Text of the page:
#### 2.1.2 Conical shaft element¶

To create a conical shaft elements, you must give all the 4 diamater parameters, and idl != idr and/or odl != odr.

# Conical shaft element
L = 0.25
idl = 0
idr = 0
odl = 0.05
odr = 0.07
co_elem = rs.ShaftElement(
L=L,
idl=idl,
idr=idr,
odl=odl,
odr=odr,
material=steel,
shear_effects=True,
rotary_inertia=True,
gyroscopic=True,
)
print(co_elem)

Element Number:             None
Element Lenght   (m):       0.25
Left Int. Diam.  (m):        0.0
Left Out. Diam.  (m):       0.05
Right Int. Diam. (m):        0.0
Right Out. Diam. (m):       0.07
-----------------------------------
Steel
-----------------------------------
Density         (kg/m**3): 7810.0
Youngs modulus (N/m**2):  2.11e+11
Shear modulus   (N/m**2):  8.12e+10
Poisson coefficient     :  0.29926108


#### Returning element matrices¶

Use one of this methods to return the matrices:

• .M(): returns the mass matrix

• .K(frequency): returns the stiffness matrix

• .C(frequency): returns the damping matrix

• .G(): returns de gyroscopic matrix

# Mass matrix
# cy_elem.M()

# Stiffness matrix
# frequency = 0
# cy_elem.K(frequency)

# Damping matrix
# frequency = 0
# cy_elem.C(frequency)

# Gyroscopic matrix
# cy_elem.G()


#### 2.1.3 List of elements - identical properties ¶

Now we leanrt how to create elements, let’s automate the process of creating multiple elements with identical properties.

In this example, we want 6 shaft elements with identical properties. This process can be done using a for loop or a list comprehension.

# Creating a list of shaft elements
L = 0.25
i_d = 0
o_d = 0.05
N = 6
shaft_elements = [
rs.ShaftElement(
L=L,
idl=i_d,
odl=o_d,
material=steel,
shear_effects=True,
rotary_inertia=True,
gyroscopic=True,
)
for _ in range(N)
]
shaft_elements

[ShaftElement(L=0.25, idl=0.0, idr=0.0, odl=0.05,  odr=0.05, material='Steel', n=None),
ShaftElement(L=0.25, idl=0.0, idr=0.0, odl=0.05,  odr=0.05, material='Steel', n=None),
ShaftElement(L=0.25, idl=0.0, idr=0.0, odl=0.05,  odr=0.05, material='Steel', n=None),
ShaftElement(L=0.25, idl=0.0, idr=0.0, odl=0.05,  odr=0.05, material='Steel', n=None),
ShaftElement(L=0.25, idl=0.0, idr=0.0, odl=0.05,  odr=0.05, material='Steel', n=None),
ShaftElement(L=0.25, idl=0.0, idr=0.0, odl=0.05,  odr=0.05, material='Steel', n=None)]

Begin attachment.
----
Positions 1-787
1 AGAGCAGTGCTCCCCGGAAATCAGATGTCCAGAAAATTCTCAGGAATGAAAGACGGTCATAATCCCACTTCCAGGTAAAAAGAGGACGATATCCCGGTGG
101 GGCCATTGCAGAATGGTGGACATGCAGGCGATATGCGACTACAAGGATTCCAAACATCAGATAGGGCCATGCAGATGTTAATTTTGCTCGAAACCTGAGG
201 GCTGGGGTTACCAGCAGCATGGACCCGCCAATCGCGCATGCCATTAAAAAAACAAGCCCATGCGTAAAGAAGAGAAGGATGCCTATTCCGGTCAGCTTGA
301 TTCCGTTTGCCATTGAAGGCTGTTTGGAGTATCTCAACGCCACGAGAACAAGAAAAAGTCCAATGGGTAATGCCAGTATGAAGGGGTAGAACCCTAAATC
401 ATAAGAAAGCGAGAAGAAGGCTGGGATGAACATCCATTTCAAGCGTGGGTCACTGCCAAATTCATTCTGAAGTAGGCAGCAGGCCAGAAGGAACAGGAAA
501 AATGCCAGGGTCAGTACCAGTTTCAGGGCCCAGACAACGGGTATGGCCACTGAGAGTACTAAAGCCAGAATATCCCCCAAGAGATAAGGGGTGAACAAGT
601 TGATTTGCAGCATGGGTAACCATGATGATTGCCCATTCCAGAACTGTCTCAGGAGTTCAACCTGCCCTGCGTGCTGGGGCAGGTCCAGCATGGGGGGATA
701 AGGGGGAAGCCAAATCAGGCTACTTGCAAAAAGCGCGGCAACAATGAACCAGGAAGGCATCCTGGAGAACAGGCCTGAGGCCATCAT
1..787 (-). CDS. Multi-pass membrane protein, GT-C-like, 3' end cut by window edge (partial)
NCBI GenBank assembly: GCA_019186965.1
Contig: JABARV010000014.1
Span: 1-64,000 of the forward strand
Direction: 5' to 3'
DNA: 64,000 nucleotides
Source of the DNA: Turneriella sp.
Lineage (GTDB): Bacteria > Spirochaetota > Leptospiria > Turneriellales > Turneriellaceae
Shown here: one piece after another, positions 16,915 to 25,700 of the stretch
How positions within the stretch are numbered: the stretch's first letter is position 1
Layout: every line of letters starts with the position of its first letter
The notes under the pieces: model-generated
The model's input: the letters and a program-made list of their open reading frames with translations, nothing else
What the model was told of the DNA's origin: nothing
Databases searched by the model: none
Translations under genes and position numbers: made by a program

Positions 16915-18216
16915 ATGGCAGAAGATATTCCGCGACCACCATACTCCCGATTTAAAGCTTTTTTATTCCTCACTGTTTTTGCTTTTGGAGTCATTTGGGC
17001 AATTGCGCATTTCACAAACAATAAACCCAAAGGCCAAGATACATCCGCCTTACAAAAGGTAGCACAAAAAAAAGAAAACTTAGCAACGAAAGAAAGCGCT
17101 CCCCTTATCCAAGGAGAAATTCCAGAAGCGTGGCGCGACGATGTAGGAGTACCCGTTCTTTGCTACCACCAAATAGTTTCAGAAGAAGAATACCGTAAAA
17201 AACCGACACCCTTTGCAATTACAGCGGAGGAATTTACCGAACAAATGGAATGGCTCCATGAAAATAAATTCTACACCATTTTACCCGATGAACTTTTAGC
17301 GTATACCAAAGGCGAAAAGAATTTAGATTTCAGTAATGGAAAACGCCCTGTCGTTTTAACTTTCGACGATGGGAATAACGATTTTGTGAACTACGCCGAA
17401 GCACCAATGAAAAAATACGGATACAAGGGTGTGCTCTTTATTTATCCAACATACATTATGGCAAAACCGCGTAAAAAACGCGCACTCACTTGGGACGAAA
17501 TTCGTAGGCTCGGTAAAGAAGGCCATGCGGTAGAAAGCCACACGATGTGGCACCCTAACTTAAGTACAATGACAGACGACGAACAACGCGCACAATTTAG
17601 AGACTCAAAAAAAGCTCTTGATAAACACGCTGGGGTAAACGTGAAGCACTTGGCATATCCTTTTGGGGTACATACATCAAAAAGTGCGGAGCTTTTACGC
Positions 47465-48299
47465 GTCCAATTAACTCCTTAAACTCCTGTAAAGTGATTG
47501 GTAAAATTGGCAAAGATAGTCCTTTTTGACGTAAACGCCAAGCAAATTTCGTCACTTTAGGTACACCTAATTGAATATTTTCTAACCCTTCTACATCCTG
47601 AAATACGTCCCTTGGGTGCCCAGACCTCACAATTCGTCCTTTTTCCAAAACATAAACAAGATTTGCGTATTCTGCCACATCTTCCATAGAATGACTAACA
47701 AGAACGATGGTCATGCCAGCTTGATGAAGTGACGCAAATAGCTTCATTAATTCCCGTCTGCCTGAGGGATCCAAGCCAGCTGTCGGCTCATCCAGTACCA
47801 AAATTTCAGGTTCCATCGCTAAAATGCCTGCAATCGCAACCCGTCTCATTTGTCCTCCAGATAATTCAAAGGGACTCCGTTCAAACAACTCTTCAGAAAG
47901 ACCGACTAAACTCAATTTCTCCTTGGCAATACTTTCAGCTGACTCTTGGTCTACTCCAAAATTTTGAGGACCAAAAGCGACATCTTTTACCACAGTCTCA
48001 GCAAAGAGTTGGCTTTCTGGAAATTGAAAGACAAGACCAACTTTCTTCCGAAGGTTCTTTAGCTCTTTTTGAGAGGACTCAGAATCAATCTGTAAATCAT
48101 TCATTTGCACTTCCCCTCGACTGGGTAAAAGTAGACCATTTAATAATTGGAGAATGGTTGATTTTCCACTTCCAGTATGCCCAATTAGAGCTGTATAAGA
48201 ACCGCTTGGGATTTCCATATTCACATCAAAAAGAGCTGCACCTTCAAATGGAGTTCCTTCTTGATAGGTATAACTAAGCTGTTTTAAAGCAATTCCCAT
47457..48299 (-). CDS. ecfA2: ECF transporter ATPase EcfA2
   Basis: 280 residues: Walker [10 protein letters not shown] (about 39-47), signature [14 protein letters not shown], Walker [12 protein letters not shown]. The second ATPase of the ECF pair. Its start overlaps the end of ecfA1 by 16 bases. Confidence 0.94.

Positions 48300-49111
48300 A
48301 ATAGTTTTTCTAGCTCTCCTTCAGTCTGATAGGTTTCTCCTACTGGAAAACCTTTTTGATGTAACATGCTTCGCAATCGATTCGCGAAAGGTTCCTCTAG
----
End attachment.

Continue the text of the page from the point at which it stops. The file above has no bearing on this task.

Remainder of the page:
#### 2.1.4 List of elements - different properties ¶

Now we leanrt how to create elements, let’s automate the process of creating multiple elements with identical properties.

In this example, we want 6 shaft elements which properties may not be the same. This process can be done using a for loop or a list comprehension, coupled with Python’s zip() method.

We create lists for each property, where each term refers to a single element:

# OPTION No.1:
# Using zip() method
L =   [0.20, 0.20, 0.10, 0.10, 0.20, 0.20]
i_d = [0.01,    0,    0,    0,    0, 0.01]
o_d = [0.05, 0.05, 0.06, 0.06, 0.05, 0.05]
shaft_elements = [
rs.ShaftElement(
L=l,
idl=idl,
odl=odl,
material=steel,
shear_effects=True,
rotary_inertia=True,
gyroscopic=True,
)
for l, idl, odl in zip(L, i_d, o_d)
]
shaft_elements

[ShaftElement(L=0.2, idl=0.01, idr=0.01, odl=0.05,  odr=0.05, material='Steel', n=None),
ShaftElement(L=0.2, idl=0.0, idr=0.0, odl=0.05,  odr=0.05, material='Steel', n=None),
ShaftElement(L=0.1, idl=0.0, idr=0.0, odl=0.06,  odr=0.06, material='Steel', n=None),
ShaftElement(L=0.1, idl=0.0, idr=0.0, odl=0.06,  odr=0.06, material='Steel', n=None),
ShaftElement(L=0.2, idl=0.0, idr=0.0, odl=0.05,  odr=0.05, material='Steel', n=None),
ShaftElement(L=0.2, idl=0.01, idr=0.01, odl=0.05,  odr=0.05, material='Steel', n=None)]

# OPTION No.2:
# Using list index
L =   [0.20, 0.20, 0.10, 0.10, 0.20, 0.20]
i_d = [0.01,    0,    0,    0,    0, 0.01]
o_d = [0.05, 0.05, 0.06, 0.06, 0.05, 0.05]
N = len(L)
shaft_elements = [
rs.ShaftElement(
L=L[i],
idl=i_d[i],
odl=o_d[i],
material=steel,
shear_effects=True,
rotary_inertia=True,
gyroscopic=True,
)
for i in range(N)
]
shaft_elements

[ShaftElement(L=0.2, idl=0.01, idr=0.01, odl=0.05,  odr=0.05, material='Steel', n=None),
ShaftElement(L=0.2, idl=0.0, idr=0.0, odl=0.05,  odr=0.05, material='Steel', n=None),
ShaftElement(L=0.1, idl=0.0, idr=0.0, odl=0.06,  odr=0.06, material='Steel', n=None),
ShaftElement(L=0.1, idl=0.0, idr=0.0, odl=0.06,  odr=0.06, material='Steel', n=None),
ShaftElement(L=0.2, idl=0.0, idr=0.0, odl=0.05,  odr=0.05, material='Steel', n=None),
ShaftElement(L=0.2, idl=0.01, idr=0.01, odl=0.05,  odr=0.05, material='Steel', n=None)]


### 2.2 Creating shaft elements via Excel ¶

There is an option for creating a list of shaft elements via an Excel file. The classmethod .from_table() reads an Excel file created and converts it to a list of shaft elements.

A header with the names of the columns is required. These names should match the names expected by the routine (usually the names of the parameters, but also similar ones). The program will read every row bellow the header until they end or it reaches a NaN, which means if the code reaches to an empty line, it stops iterating.

An example of Excel content can be found at ROSS GitHub repository at ross/tests/data/shaft_si.xls, spreadsheet “Model”.

You can load it using the following code.

shaft_file = Path("shaft_si.xls")
shaft = rs.ShaftElement.from_table(
file=shaft_file, sheet_type="Model", sheet_name="Model"
)


## Section 3: DiskElement Class ¶

The class DiskElement allows you to create disk elements, representing rotor equipments which can be considered only to add mass and inertia to the system, disregarding the stiffness.

ROSS offers 3 (three) ways to create a disk element:

1. Inputing mass and inertia data

2. Inputing geometrical and material data

3. From Excel table